President Obama is no advocate of "nation building." But he appears to recognize that unless we leave behind in Afghanistan a government that can provide for its self-defense and maintain the support of the population, new Taliban fighters will emerge. Financed not just by the opium poppy trade but also by radical Arab oil billionaires, they will slaughter those who cast their lot with us.
And even if Afghanistan were to be transformed into the Costa Rica of Asia, it would count for little should militant Islamists take over nuclear-armed Pakistan. An al-Qaeda statement, issued last month, read: "God willing, the nuclear weapons [in Pakistan] will not fall into the hands of the Americans, and the Mujahideen would take them and use them against the Americans."
The emir of the Taliban in Pakistan, Baitullah Mehsud (also sometimes spelled Ay'atulah Mahsoud) is believed to be responsible for assassinating former Prime Minister Benazir Bhutto as she was campaigning in late 2007. His ambitions, however, go beyond Pakistan's borders. "We want to eradicate Britain and America, and to shatter the arrogance and tyranny of the infidels," he has said. "We pray that Allah will enable us to destroy the White House, New York and London." Just bluster? That was the view of many analysts in the 1990s when Osama bin Laden was making similar threats.
In recent days, the Pakistani military has been showing increased commitment and seriousness. According to experts at the FDD workshop, however, it remains a conventional fighting force with little training in counterinsurgency, the military strategy emphasizing protection of the local population: eliminating terrorists that threaten them, helping them establish security in their areas, and assisting their efforts to build some semblance of functioning government (even if just a council of elders) and economy.
The U.S. military can do only so much to support Pakistan's moderates. But the CIA's use of Predator drones apparently has been effective, with at least eight major al-Qaeda leaders recently eliminated.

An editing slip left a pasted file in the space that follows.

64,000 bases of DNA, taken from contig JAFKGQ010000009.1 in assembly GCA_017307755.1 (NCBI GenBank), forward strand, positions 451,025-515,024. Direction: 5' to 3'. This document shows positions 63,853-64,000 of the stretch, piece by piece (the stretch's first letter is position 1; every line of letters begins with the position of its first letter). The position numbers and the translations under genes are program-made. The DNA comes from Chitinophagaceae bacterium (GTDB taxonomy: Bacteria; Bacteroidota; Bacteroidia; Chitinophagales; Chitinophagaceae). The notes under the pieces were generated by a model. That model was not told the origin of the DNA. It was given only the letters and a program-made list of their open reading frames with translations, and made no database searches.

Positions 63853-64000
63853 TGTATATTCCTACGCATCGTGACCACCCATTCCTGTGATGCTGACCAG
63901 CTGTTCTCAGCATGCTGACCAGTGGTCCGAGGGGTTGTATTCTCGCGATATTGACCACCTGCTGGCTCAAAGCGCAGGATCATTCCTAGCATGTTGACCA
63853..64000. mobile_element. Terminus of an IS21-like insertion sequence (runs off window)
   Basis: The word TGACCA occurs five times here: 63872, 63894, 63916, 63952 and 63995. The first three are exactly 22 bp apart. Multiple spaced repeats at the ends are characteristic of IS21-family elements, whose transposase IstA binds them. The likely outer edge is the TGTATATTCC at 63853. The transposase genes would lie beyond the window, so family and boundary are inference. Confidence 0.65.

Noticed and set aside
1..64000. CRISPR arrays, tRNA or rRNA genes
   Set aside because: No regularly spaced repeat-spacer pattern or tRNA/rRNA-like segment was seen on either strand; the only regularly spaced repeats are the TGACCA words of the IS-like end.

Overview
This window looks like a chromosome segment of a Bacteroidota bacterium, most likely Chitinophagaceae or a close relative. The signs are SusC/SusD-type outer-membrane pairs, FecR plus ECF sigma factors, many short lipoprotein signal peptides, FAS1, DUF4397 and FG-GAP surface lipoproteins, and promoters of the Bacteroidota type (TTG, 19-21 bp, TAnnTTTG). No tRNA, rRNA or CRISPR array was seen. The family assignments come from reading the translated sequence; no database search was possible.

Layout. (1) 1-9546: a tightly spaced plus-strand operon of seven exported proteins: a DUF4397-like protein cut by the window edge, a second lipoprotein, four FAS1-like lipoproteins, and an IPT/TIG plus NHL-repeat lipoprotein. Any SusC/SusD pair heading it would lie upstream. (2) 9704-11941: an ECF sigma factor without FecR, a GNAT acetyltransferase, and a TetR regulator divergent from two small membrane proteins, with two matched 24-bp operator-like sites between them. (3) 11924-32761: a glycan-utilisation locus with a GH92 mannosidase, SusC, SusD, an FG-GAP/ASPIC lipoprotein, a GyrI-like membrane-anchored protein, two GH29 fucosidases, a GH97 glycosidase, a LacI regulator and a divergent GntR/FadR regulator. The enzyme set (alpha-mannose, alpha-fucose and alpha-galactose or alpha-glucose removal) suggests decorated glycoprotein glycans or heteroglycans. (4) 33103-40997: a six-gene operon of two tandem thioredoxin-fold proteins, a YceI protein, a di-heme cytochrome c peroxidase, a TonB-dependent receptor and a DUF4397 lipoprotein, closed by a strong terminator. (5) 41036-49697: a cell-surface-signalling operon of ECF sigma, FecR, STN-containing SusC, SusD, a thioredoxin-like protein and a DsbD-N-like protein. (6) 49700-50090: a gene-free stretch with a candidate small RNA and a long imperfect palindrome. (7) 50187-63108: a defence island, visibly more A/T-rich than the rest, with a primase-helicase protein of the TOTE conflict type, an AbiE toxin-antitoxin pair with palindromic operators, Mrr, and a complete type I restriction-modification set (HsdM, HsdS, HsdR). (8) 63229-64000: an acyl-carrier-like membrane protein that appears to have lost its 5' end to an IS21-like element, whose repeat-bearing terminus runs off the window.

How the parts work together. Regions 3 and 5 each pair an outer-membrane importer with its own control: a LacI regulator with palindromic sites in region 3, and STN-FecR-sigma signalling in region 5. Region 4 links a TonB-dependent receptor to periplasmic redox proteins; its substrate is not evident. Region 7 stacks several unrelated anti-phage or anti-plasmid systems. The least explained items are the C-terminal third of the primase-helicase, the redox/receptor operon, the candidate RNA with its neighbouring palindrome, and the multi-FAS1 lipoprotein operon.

One Taliban commander told a Newsweek reporter he was "stunned" by the precision of the Predators - in one case a missile hit the specific room inside a house where Mustafa al-Misri ("Mustafa the Egyptian") and several other al-Qaeda operatives were "holed up."
A participant at the FDD workshop said he was certain that not a single civilian in Pakistan has been killed by such attacks since September, 2008. Reports to the contrary, he said, were Taliban lies. One example: Film footage, recorded by a Predator camera, of a senior Taliban leader standing alone by his car in a field, talking on a cell phone - and then being obliterated by a Predator strike. Nevertheless, in its news report, the BBC cited a Taliban claim that nine "civilians" also had been killed in the attack.
Bin Laden was not wrong when he said people prefer a strong horse to a weak horse. Al-Qaeda in Iraq was defeated only after Iraqis became convinced that America's military was, as combat journalist Bing West memorably phrased it, "the strongest tribe," the best friend they could have, and would not abandon them.
If the AfPak Theater reinforces this perception of the U.S., it will be a victory. If not, it will be a defeat. By the same token, America's efforts in the global war will be advanced if, on this front as in Iraq, militant Islamism is shown to be a dead end - in both the figurative and the literal senses. Only then will Afghanistan and Pakistan have a chance to evolve into the independent and successful nation states so many of their citizens would like them to be.
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